The decision by the Los Angeles City Council last week to require performers to wear condoms in all adult films shot in the area has, unsurprisingly, caused quite a stir in the adult industry. From accusations of unnecessary and intrusive state intervention into a “private situation” to a lack of consultation with performers themselves, not to mention claims that the consumers themselves simply don’t want to see condoms in their porn, the decision has been widely panned from within the industry.
I am an independent porn producer. In my films all performers use condoms for penetrative sex unless they are in a committed relationship and have agreed to not use condoms with each other. My performers are tested for STD’s a couple of weeks before a shoot but because there is a small risk of infection that remains between the test results and shoot, I choose to be provide condoms for added safety. None of my performers to date would have wanted to have unprotected “bareback sex” on set. They all got an active sex life and presumed that as they protect themselves for other casual encounters, they would do so on set as well.
I shoot with condoms because I feel a responsibility towards my performers to keep them as safe as possible during the shoot. Another reason is that as a filmmaker I do believe we have a responsibility for the messages our films convey. That goes for porn as well as any other film. There is no such thing as innocent entertainment. We live in a visual day and age and many people get their information from what they see and weather we like it or not, many (young) people get their sex ad from porn. As commercial porn has become so streamlined whatever it shows seems the norm. If we never see condoms being used in porn then it will feel “weird” if the odd alternative porn shows rubbers in action. I do not believe that a porn film can persuade someone who uses condoms in real life for casual encounters to stop using them. I do however believe that women and men who fell insecure about using condoms as it is seen as “uncool” or “unsexy” might be even less inclined to insist on using a condom after having watched a lot of porn where safer sex often just is not shown.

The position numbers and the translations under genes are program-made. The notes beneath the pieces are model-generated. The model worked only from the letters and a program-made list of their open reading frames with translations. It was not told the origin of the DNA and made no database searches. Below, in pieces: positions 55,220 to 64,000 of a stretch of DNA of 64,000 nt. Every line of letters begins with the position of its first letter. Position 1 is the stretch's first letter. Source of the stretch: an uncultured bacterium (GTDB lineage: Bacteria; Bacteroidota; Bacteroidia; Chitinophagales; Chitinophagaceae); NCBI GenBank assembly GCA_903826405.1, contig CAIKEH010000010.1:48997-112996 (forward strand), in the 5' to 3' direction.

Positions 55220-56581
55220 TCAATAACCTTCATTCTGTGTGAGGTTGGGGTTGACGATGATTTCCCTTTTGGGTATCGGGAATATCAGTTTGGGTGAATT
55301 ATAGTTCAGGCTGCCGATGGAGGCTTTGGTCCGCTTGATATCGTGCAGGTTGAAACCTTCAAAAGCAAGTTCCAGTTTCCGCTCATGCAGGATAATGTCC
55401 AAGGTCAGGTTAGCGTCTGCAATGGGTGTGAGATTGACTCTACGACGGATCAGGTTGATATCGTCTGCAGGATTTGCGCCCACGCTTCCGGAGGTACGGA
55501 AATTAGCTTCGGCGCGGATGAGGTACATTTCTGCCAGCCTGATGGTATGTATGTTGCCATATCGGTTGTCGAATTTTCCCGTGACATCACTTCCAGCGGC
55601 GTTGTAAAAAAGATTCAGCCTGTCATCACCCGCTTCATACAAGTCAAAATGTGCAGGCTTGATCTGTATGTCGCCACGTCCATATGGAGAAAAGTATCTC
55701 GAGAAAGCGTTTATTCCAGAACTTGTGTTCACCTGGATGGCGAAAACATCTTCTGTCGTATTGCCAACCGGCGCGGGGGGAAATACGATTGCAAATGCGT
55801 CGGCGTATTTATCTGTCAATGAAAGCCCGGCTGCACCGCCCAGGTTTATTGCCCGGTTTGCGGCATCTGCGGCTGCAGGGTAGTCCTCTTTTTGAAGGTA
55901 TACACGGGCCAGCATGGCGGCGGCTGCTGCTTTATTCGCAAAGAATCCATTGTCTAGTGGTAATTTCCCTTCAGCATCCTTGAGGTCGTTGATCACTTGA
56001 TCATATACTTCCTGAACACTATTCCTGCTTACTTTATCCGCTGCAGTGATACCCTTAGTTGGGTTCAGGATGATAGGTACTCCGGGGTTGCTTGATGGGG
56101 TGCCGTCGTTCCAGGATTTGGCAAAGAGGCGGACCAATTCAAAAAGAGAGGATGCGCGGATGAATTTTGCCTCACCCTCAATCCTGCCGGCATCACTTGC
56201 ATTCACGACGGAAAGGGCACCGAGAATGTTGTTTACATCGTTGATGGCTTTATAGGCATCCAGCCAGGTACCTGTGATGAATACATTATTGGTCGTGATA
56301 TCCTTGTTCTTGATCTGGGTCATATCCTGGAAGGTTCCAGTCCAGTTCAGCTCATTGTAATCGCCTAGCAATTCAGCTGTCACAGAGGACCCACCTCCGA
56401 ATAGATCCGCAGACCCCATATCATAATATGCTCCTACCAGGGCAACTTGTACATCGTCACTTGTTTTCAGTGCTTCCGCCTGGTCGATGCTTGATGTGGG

There are many more elements of mainstream porn that define what is considered the norm and might influence our perceptions of beauty, sexuality and gender roles. Porn is political. In commercial porn most women have hairless vaginas with small labias. Research into women having labiaplasty shows that many considered their vagina “abnormal” and “ugly” based on what they have seen in porn. I had an email from a viewer complaining about the vagina of my performers, calling it “freaky” and “deformed” just because her outer lips are bigger than the inner lips and he had never seen that before. Mainstream porn cements role stereotypes whereas alt porn excels in gender-bending, keeping sexual possibilities wide open for women and men. Porn often shows anal sex without the necessary preparation or use of lube or features anal to vaginal and oral – both a highly risky technique that can lead to sever bacterial infections. The argument is that “porn is fantasy” and can therefore do what it likes. The problem is that many viewers lack other sources of information about how to have hot sex safely. I have dealt with casual lovers in the past who were indeed surprised that they could not just shove their cock into my anus without any foreplay or expected to be given a deep throat blow job before anything else.
I do believe that it is possible to integrate the use of condoms into a shoot and make the putting on of a condom sexy and exciting rather than anti-climatic. To me it is hot to see a very turned on woman ripping a condom package open and applying it with her mouth or a guy putting on a masturbation show for his lover and applying a condom slowly and sensually whilst keeping eye contact. Personally I like seeing the use of condoms in films. It gives me the feeling that the performers were well looked after during the shoot. Any time I watch a film that shows bare-backing, oral cum shots, anus to mouth or vagina it distracts me from the sex and gets me worried about working conditions during a shoot, just as much as when I feel a performer flinch and obviously being in discomfort or even pain. I love watching people living out their fantasies, enjoying themselves and looking after each other at the same time. Condoms, gloves, lubes and toys are just part of it, the tools of the “trade”.